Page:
Once, before “progress,” I could have a tin cup full of water free from a neighbor’s pump, super satisfying on a hot day in the rural summer. Now I pay dearly for a glass of water that has its taste obliterated by chemicals. And we face perhaps a doubling of expense to have salt removed from an commercial river.
Ah, “progress,” it can have a bitter taste.

The writer is a retired newspaperman.


By Arthur H. Gunther III


Not all car dealers are so lucky, but one in  Blauvelt, N.Y., offers test drives over a mountain named Clausland, with winding, country-like roads  busy enough since this is built-up suburbia. And despite the bromide view, the burbs are never sleepy, especially one less than 20 miles from New York City.

Other auto hawkers must send consumer wannabes to heavy truck routes like Routes 303, 9W, 59, 45, and that can be a testing time for someone not familiar with a new or used car. In fact, the Mercedes guy in the next town, along Route 304, almost lost a salesman and a customer when a very expensive model was slammed as it left the dealership. Maybe that’s why the Ford place across the way lets you take the car by your lonesome. Salesmen can be hard to find.

For someone who likes to observe humanity, even out of the corner of the eye when you are already concentrating on a fine tune from the radio or a beautiful woman walking along the road, the Mazda dealer’s customer jaunts over Clausland are quite interesting. You see old fellows zooming along in sports cars they could not afford in their 20s and which will no longer get them a girlfriend, as if that were ever true. You watch old ladies cautiously driving a basic sedan, going ever so slowly, whether they are old or even women. Even a fellow can be a little, old lady in a car. (This isn’t to denigrate little old ladies but merely to offer observation.)

On the trip over the mountain to and from Blauvelt to Nyack, you also see the teen-ager with nervous parent in the back seat, a son or daughter with the biggest grin ever as they anticipate freedom, dates and whatever else a car brings, even if it’s a used jalopy with 153,567 miles.

Then there are the truck try-outs — fellows or gals in ever-bigger, shiny machines with back seats and extended beds that will never see manure or tools or work. Trucks not used on the job but as recreational rides are a huge seller, perhaps the biggest, in the U.S., and my section of the Northeast is no exception.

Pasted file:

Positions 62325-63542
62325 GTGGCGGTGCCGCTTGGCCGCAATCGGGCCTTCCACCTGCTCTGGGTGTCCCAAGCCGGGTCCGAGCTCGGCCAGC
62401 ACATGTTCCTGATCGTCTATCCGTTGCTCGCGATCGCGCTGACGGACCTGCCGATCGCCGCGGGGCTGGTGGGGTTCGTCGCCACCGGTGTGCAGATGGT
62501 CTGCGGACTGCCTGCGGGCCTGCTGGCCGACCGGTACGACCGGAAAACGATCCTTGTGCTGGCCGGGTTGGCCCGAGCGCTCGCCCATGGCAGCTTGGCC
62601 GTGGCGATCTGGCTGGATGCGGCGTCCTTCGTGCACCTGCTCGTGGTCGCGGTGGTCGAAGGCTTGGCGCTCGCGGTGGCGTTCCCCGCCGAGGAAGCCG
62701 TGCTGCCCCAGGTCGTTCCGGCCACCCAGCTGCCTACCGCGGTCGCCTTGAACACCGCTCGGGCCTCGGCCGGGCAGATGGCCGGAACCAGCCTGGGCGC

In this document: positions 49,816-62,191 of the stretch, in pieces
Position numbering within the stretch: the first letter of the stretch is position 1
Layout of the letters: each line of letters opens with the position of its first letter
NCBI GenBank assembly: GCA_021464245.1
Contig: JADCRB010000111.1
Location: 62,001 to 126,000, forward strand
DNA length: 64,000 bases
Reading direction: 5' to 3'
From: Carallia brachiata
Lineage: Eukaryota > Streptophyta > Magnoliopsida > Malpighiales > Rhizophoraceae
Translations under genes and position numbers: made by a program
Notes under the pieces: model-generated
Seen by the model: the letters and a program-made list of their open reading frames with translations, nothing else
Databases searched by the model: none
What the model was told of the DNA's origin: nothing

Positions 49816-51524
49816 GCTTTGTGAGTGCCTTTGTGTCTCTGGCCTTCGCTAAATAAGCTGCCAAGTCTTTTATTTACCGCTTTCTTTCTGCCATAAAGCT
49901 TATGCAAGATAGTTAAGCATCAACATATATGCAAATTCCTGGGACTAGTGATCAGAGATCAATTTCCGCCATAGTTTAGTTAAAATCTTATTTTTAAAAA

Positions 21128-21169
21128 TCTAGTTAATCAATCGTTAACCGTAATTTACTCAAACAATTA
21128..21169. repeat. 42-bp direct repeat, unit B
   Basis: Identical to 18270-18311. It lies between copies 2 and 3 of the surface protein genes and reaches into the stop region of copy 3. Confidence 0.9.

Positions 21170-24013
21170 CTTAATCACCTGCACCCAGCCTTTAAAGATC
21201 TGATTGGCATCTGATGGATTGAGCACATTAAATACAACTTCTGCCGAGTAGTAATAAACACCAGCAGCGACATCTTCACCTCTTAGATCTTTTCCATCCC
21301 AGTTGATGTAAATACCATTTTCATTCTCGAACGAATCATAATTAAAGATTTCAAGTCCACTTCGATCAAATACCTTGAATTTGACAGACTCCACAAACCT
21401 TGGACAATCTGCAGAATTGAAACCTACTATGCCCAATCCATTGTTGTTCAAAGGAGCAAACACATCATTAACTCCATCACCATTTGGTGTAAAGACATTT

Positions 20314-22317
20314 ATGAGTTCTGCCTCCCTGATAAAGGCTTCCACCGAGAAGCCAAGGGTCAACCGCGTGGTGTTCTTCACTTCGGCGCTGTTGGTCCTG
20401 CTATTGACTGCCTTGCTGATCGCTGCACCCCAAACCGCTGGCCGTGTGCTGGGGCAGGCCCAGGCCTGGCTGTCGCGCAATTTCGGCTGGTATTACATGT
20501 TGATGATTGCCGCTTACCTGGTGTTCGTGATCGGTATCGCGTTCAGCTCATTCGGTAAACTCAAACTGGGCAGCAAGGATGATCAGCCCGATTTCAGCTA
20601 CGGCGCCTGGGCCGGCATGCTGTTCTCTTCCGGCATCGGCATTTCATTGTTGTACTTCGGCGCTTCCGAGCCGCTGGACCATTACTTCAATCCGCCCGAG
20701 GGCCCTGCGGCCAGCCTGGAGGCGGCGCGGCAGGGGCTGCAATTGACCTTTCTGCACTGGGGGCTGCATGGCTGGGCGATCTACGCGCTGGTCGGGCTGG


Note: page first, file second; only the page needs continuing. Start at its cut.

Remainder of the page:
Finally, the Clausland trip offers glances at a mix of salesman types, from well-dressed to casual; from talkative to quiet; from bored to engaged. At least they get out of the office and maybe even make a sale, albeit taking their being on a potentially dangerous ride with a stranger on curved mountain roads. The scenery is beautiful and there is a chance to get a doctorate in watching people.

The writer is a retired newspaperman.


By Arthur H. Gunther III


BETHESDA, M.D. — Rituals in our lives change, but that does not mean they are easy to get used to, even to accept. Here I was in beautiful Bethesda, a neat D.C. suburb with all modern amenities, expecting 1961 and a few decades after to remain the ruling time. But it was 2013, and I don’t get the language.

An early-morning ritual is to take a walk, have some java and read the local newspaper, in this area The Washington Post. And so I sought a paper. But there was none, at 6:30 a.m., long after morning editions have gone to bed. I asked a very polite but matter-of-fact store clerk when the newspapers might arrive, and I was told,  “When the man gets here, he gets here.” In other words, the news, the information that impacts our lives, which entertains, saddens, enlightens, exposes charlatans and connects us to the full range of human emotions, and  which once would await no man’s delay, would now “get here when it got here.”

I was a newspaperman for four decades and remain one in soul. Never missed a deadline, thank you. No bragging – the first rule of newspapering is to get the info out on time, quicker than that, if possible.

Now, with so many fewer print readers, information delivered in bites via Smart phones and iPads and TV, the morning newspaper no longer seems vital. Sad, for a much fuller report can be had in print, all the better to be informed in a democracy that you want to keep as such.

While I waited in a Bethesda strip mall parking lot for the paper delivery guy to get there, I saw descendants of folks like me, but they were not buying papers as their dads and granddads did or still do. Instead, they were in their cars, lined up at a bank, at ATM machines, to get money for the day.

Once, we carried money in our pockets from our cashed-pay checks for a week or two. We went to the bank to cash the checks. And we used some of our pocket change to buy a newspaper.

I doubt if many of the good, hardworking people on the ATM line buy a paper after they get their bank machine cash. Probably quench their thirst for information via mobile devices or computers.

The world has changed, and so has its ways. I simply forgot to get on the train.

But I’ll never read about it in a newspaper.


The writer is a retired newspaperman.